Whether it’s a scammer who finds your Amazon wish list and uses it to take over your digital identity, a cyber criminal who hacks into an e-commerce store and steals your bank account and credit card information, or a data broker that buys your shopping history from retailers, the personal information within your shopping accounts puts you at risk. 

Here’s how someone’s Amazon review exposed them to a phishing scam:

Reddit post with screenshot of Amazon review scam

Your online shopping accounts are also a way for companies to show you even more targeted ads. Retail and online companies such as Amazon store your purchase data when you use their app or log in to their website and use the information to pitch products to you. 

Delete or deactivate accounts on e-commerce websites you no longer use to prevent your data from being potentially misused.

Possible e-commerce accounts you may want to delete include:

Tip: To find old e-commerce accounts you signed up for but can’t remember, look for old emails. In your email, search for terms like “new account,” “confirm your email,” “welcome,” etc. 

You should also consider if there are any loyalty or rewards programs that you may have signed up for that you aren’t benefiting from. Canceling these accounts will close another window that brokers, hackers, marketers, and other third parties have to your data.

4. Close other unused accounts

If you’ve spent some time exploring and using the internet, you’ve probably opened a lot of online accounts at various websites – some of which you don’t need to have open anymore.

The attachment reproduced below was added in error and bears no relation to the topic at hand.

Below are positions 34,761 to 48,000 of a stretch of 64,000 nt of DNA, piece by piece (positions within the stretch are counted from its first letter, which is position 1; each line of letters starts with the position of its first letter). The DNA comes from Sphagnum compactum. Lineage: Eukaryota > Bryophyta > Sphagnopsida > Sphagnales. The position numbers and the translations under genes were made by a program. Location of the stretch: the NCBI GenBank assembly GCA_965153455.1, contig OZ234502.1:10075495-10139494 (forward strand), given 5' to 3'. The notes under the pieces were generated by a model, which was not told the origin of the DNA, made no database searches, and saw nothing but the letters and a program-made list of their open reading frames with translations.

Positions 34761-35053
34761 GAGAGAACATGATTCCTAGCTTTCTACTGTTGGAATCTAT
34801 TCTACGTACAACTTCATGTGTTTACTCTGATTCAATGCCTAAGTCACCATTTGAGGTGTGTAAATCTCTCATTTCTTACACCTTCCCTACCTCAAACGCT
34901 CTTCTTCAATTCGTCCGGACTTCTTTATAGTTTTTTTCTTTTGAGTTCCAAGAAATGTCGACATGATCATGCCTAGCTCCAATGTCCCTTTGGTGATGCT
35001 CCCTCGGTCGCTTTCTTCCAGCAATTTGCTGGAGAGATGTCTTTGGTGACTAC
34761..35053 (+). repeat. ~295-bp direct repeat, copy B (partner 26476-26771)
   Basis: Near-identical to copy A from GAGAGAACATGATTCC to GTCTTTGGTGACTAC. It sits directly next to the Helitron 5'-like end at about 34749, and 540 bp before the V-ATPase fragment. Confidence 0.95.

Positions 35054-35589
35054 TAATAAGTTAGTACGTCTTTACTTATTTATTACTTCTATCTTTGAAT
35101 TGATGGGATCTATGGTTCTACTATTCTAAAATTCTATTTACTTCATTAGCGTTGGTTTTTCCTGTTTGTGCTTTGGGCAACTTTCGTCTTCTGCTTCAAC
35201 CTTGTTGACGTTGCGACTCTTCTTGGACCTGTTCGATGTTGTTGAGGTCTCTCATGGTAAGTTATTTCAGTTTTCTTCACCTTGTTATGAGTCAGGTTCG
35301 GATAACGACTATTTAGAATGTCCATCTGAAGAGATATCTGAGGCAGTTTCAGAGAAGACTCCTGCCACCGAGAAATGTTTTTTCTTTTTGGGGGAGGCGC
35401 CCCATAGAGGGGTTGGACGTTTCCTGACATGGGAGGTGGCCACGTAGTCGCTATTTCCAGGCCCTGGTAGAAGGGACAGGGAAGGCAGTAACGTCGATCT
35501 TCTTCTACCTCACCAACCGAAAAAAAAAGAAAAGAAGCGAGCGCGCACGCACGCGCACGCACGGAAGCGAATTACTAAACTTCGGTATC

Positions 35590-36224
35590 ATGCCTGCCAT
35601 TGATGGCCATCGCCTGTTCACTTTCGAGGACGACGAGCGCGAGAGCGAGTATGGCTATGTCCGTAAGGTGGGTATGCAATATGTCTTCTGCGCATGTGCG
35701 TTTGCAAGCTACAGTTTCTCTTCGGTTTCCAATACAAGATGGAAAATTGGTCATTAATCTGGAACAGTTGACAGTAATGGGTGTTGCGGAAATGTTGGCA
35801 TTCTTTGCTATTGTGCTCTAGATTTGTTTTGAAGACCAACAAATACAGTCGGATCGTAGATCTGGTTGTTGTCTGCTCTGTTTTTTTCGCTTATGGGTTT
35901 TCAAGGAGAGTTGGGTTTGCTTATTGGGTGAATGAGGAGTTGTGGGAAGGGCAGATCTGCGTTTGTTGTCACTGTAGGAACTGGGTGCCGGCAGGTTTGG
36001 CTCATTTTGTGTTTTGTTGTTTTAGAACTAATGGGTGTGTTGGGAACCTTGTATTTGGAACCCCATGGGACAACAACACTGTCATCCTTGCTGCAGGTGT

Consider old dating sites that you no longer need, photo sharing services that have become obsolete, or wedding registry sites that may still be up and available to data brokers. Close any that you don’t need. 

Businesses and websites that go out of popularity or close may consolidate with newer websites – bringing your private data and profile pics with them. From there, they can be sold or repurposed by other unknown parties. It’s how parents have, time and time again, found photos of their children in completely unexpected places online after making one-time uploads years ago. Cleaning up your digital tracks is the best way to prevent those kinds of unhappy surprises. 

Tip: Use Terms of Service; Didn’t Read to see which websites and online services are the best and worst from a privacy perspective. 

5. Delete your personal information from forums 

It’s worth thinking back on the different forums, bulletin boards, and other community sites you’ve participated in. Many are likely to include your personal details and publicly visible email accounts (whether in your profile or your posts). 

If it’s a site or account you aren’t using anymore, hide or delete it to eliminate that trail. If you’re actively using an online forum or community site, scrub your profile of personal information to maintain your anonymity.

As one online user will tell you, it’s also a good idea to use a nondescript profile picture:  

Reddit comment about someone recognizing their neighbor online from their profile picture of their dog

Tip: Some people create multiple accounts on a forum they use frequently. This lets them separate their interests and prevents certain conversations from being linked to their main account. 

6. Delete your website or blog

This one’s easy – If you have a personal website or blog that contains sensitive information, consider taking it down or making it private. The information you’ve shared has probably already been scraped by data brokers, but at least it won’t be findable through a simple Google search.  

If your posts were reposted by other websites (such as Medium publications) or blogs, you can reach out to individual publications and request to have the content removed.